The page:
Friday 15 November 2019

History shows us Aer Lingus sale would be a grave mistake

An Aer Lingus plane taxis before take off at Dublin airport. Reuters
An Aer Lingus plane taxis before take off at Dublin airport. Reuters

Sean Barrett

The report that a senior official in the Department of Transport wrote to the UK Competition and Markets Authority urging it to force Ryanair to sell its stake in Aer Lingus indicates how anxious the Department is to sell Aer Lingus to British Airways/IAG. The department indicated that the government is unlikely to sell its shareholding in Aer Lingus while Ryanair continues to be a minority shareholder.

The department is so keen to facilitate the BA takeover of Aer Lingus that it has intervened in a case still before the UK courts. It functioned for years as the downtown office of Aer Lingus and it now appears to be acting like a downtown office of Aer Lingus and BA/IAG. Thirty years ago the department set fares of £208 from Dublin to London and £240 from Cork and Shannon to London and brought in legislation to imprison and fine heavily anyone charging lower fares. A parliamentary revolt stopped the legislation. Fares fell by over 50pc on the first day new competition was finally allowed.

A parliamentary revolt has been avoided this time by invoking the Stock Exchange takeover rules. Parliamentary democracy should not be subservient to the Stock Exchange.

In the present parliamentary vacuum PR gurus have told us that by not owning any of Aer Lingus the Government would have more control than now, an absurd version of property rights.

This takeover has an added anticompetitive ingredient in that it subordinates a developing Dublin hub to Heathrow so that it cannot develop as a competitor.

We are told that British Airways/IAG has superb development plans for Irish aviation. Outside the PR world, the British Airways track record in the United Kingdom regions is appalling. It has developed no North Atlantic services from Manchester, Birmingham, Glasgow, Edinburgh or Belfast. It has a track record of minimal interest in routes to Ireland and none at all in the Irish regional airports.

Its poor record in Scotland, Wales, Northern Ireland and the English regions speaks for itself.

Ireland needs aviation to develop this outer offshore island. Aer Lingus generates 11 million passengers from a home population of 4.6 million people. This is four times better than British Airways' 38 million passengers in a population of 64 million.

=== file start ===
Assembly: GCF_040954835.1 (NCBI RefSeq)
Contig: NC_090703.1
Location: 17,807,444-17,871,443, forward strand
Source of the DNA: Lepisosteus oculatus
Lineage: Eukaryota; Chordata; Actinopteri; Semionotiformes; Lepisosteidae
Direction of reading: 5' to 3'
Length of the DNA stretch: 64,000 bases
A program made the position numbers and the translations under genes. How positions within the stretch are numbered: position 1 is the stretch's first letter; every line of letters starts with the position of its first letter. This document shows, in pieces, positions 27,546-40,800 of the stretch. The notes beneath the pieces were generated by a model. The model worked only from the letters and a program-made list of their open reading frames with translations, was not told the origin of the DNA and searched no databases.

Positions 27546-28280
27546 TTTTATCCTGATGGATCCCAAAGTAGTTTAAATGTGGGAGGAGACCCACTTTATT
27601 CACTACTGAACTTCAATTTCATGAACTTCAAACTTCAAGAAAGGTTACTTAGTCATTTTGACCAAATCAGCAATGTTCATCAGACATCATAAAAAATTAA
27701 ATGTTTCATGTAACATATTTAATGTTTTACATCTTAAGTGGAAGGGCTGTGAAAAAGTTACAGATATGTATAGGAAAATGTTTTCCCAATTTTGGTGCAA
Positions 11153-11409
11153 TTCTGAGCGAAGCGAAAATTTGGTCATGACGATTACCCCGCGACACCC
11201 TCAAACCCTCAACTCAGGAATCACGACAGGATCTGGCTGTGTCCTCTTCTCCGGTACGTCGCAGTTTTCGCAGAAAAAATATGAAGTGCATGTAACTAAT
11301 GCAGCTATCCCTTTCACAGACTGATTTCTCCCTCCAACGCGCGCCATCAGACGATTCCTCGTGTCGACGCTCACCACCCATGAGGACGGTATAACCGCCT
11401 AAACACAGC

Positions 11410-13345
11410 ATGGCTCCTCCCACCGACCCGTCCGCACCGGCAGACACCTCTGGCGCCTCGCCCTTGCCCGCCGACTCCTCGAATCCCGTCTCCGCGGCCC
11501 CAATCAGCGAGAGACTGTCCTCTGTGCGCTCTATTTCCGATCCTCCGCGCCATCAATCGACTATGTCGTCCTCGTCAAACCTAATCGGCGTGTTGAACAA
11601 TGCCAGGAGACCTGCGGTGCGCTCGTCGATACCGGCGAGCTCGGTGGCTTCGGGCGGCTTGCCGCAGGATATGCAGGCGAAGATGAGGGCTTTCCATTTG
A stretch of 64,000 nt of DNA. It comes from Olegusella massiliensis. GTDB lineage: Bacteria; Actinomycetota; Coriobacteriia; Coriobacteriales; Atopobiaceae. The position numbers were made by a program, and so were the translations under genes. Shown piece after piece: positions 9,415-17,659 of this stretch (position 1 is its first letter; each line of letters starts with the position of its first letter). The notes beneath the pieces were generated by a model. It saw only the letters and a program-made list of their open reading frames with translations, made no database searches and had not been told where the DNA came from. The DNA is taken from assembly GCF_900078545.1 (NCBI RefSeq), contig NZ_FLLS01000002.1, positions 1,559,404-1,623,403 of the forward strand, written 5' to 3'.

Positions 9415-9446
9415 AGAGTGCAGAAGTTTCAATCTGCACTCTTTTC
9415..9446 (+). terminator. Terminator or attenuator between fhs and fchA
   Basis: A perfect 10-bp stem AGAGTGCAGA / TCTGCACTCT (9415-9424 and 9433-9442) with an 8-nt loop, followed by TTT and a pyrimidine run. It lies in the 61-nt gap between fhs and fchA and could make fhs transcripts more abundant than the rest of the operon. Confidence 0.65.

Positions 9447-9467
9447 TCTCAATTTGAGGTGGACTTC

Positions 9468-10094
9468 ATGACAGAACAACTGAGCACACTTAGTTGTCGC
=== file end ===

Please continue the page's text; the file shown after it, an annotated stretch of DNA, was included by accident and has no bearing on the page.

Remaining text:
April is the latest target month, which proponents of the Aer Lingus takeover have set for absorption into the IAG entity. It is deep in irony. In April 1948, the Government sold the Aer Lingus North Atlantic fleet to British Overseas Airways. In April 1958, the mistake was rectified and service was restored after a lost decade. Why was Ireland so poor for so long? In his book 'Preventing the Future: Why was Ireland so poor for so long?' Tom Garvin cites Sean Lemass that by selling the fleet the new government was throwing away an opportunity of building know-how. Aviation was going to be a key industry in the future post-war world and Ireland was depriving itself of important expertise. "The government decision was deplorable because the one thing needed here was to increase occupations which involved a high degree of technical knowledge and training".

The transatlantic air services could have provided those dollar credits which Ireland desperately needed. Garvin blames the Labour Party for the 1948 debacle. It regarded aviation as elitist and did not share the development vision of Lemass. Today, Labour has the opportunity to compensate by voting No to the takeover.

British Airways has nothing to offer in the development of Irish aviation. I reject the pessimistic view of the Aer Lingus board and management that the airline has no future except as part of British Airways/IAG. The takeover must be rejected so that a new board can plan the future development of Aer Lingus.

Sean Barrett is an Independent senator and transport economist

Irish Independent

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